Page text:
print_search_paths prints the search paths in the specified search
print_search_rules prints names of directories searched for
segments referenced dynamically
print wdir prints name of current working directory
set_search_paths allows user to replace search paths contained
in specified search list
set search rules allows users to modify search rules
terminate - removes a segment from the address space of a
walk subtree executes a command line in all directories
below a specified directory
where uses current search rules to locate and print
pathname of a segment

8-4 AG90-03
returns absolute pathname(s) of entryname when
search list name and entryname are specified


cancel_daemon_request cancels a previously submitted daemon request

compose composes formatted documents for production
on various devices, including terminals
and line printers
dprint queues a segment or multisegment file for
printing on the high-speed printer
dpunch queues a segment or multisegment file for card
prints segment contents in octal, ASCII, or
prints list of print and punch requests
currently queued
moves a request from one 1/0 daemon queue to
overlay reads several ASCII segments and writes on
user output 1/0 switch output that is the
result of superimposing print - positions
from each segment
print prints an ASCII segment


apl invokes the APL interpreter

basic compiles BASIC programs
bind packs two or more object segments into a single
executable segment
cancels one or more programs in the current
COBOL run unit
cobol compiles COBOL programs
cobol abs submits an absentee request to perform COBOL
create data_segment translates a create data segment source program
into an object-segment
display cobol run unit displays the current state of a COBOL run unit
expand_cobol_source translates COBOL source program containing COPY
and REPLACE statements to equivalent source
program not containing these statements
fast allows user to enter FAST subsystem
format cobol source converts free-form COBOL source to fixed-format
COBOL source
fortran invokes the site's "standard" FORTRAN compiler
fortran abs invokes the site's "standard" FORTRAN compiler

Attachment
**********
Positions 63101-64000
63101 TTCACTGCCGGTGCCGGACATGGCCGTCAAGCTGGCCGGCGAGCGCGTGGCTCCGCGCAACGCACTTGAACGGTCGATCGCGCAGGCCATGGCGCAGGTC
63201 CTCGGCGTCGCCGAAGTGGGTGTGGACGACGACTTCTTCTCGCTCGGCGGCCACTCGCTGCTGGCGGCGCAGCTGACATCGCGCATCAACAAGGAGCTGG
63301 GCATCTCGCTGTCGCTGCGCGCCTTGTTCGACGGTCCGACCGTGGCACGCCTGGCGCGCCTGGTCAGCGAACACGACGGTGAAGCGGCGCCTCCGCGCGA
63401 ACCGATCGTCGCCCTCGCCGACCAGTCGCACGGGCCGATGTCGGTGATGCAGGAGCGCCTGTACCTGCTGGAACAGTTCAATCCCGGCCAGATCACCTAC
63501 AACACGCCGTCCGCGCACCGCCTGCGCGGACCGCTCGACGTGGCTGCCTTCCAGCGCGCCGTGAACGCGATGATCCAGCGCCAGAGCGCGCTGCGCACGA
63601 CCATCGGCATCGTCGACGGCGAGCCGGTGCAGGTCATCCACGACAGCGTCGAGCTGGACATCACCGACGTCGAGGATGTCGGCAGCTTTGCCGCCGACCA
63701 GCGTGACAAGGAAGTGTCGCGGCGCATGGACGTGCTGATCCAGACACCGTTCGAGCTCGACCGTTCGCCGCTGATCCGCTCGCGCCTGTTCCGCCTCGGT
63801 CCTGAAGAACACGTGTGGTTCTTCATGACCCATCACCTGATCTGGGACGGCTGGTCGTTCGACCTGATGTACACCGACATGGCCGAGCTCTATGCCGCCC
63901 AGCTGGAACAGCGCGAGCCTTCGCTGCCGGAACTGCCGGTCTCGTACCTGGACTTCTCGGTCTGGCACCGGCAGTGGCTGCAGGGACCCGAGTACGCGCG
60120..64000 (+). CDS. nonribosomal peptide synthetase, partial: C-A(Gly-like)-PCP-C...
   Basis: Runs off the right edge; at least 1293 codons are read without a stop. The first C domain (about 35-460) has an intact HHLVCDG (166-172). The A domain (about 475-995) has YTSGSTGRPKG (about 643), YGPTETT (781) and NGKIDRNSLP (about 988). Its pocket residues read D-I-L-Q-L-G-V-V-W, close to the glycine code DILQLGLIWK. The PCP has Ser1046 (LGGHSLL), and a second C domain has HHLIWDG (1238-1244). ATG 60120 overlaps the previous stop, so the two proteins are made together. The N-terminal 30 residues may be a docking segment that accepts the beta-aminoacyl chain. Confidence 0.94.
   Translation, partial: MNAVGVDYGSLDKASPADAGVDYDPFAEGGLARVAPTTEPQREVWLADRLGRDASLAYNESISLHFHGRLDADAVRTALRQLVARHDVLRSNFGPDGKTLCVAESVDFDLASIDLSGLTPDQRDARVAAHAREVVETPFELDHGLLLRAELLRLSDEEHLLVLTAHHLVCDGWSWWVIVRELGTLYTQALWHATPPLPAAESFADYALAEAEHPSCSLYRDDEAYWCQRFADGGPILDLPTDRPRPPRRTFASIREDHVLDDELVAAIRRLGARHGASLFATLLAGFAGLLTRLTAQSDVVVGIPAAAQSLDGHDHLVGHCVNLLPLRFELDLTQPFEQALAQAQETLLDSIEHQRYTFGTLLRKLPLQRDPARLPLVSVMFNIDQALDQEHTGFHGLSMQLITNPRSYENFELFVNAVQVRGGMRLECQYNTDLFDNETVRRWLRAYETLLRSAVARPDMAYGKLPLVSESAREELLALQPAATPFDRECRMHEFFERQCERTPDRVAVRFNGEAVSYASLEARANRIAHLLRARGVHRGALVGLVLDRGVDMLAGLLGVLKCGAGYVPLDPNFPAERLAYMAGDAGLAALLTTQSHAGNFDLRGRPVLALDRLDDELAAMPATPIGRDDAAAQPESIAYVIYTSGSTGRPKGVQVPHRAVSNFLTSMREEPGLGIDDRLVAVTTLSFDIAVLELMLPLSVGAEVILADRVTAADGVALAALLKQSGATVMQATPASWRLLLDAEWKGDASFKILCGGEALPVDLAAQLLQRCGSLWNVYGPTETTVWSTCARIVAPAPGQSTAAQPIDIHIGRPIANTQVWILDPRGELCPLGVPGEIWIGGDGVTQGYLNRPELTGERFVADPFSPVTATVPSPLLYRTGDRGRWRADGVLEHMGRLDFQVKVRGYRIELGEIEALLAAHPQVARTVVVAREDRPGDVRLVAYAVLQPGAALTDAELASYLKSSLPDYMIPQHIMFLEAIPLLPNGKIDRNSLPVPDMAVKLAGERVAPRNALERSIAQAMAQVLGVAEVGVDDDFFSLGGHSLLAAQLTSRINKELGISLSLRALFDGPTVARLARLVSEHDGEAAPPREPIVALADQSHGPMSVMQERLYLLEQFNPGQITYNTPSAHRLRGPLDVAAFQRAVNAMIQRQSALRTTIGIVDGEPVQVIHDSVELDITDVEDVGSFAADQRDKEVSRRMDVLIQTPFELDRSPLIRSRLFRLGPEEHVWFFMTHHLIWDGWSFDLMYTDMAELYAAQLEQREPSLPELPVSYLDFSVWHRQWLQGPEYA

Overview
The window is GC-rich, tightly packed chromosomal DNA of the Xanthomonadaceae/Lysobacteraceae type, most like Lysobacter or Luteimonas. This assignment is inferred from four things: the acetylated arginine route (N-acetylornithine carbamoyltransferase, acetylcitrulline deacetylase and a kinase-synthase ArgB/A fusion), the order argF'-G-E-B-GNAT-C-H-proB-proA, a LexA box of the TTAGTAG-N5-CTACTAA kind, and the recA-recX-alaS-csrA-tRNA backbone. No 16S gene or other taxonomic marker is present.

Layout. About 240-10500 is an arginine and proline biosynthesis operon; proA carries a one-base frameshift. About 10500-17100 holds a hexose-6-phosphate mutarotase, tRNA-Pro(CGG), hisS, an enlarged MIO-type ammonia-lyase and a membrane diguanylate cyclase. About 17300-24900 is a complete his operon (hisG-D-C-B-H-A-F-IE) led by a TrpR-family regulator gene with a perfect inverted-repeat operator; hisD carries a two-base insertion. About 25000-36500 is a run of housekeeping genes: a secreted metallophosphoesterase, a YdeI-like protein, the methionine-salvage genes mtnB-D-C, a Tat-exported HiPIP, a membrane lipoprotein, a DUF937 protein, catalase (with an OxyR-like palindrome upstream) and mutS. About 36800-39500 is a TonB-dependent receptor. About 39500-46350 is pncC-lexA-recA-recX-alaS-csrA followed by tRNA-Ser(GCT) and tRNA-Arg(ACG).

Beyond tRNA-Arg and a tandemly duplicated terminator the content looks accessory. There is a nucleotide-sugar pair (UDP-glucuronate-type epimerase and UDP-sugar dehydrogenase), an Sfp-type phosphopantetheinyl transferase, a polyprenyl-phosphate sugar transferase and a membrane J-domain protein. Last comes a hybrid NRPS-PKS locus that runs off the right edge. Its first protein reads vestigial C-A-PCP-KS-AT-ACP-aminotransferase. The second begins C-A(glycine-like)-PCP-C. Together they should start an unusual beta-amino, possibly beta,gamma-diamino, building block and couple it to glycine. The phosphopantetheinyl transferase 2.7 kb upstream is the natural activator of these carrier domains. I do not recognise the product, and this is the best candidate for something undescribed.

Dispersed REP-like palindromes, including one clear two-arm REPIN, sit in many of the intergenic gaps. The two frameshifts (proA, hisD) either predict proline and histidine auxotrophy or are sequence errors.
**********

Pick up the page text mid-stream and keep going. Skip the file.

in an absentee job
indent indents a PLII source segment to make it more
lisp enters interactive Lisp subsystem, where Lisp
forms can be typed at user's terminal and
pl1 compiles PLII programs
pl1 abs invokes the PLII compiler in an absentee job
profile prints information about execution of
individual statements within program
run cobol executes a COBOL run unit in a main program

8-5 AG90-03
set cc sets carriage control transformation for
set fortran common initializes common storage for a FORTRAN run
stop_cobol_run terminates the current COBOL run unit


archive packs segments together to save physical storage

archive table returns the names of specified archive
components in specified archive segment
bind packs two or more object segments into a single
executable segment
date_compiled prints date and time compiled and compiler
identifier for object segments


attach audit sets up specified I/O switch to be audited by

the audit I/O module
adjusts length and content of system condition
cumulative page trace accumulates page trace data
debug - - permits symbolic source language debugging
display_audit_file displays the file produced by the audit I/O
displays diagnostic information about PL/I I/O
dump_segment prints segment contents in octal, ASCII, or
general ready allows user to format ready messages
page_trace prints a history of system events within calling
probe permits program debugging online
profile prints information about execution of
individual statements within program
progress prints information about the progress of a
command as it is being executed
ready prints the ready message: a summary of CPU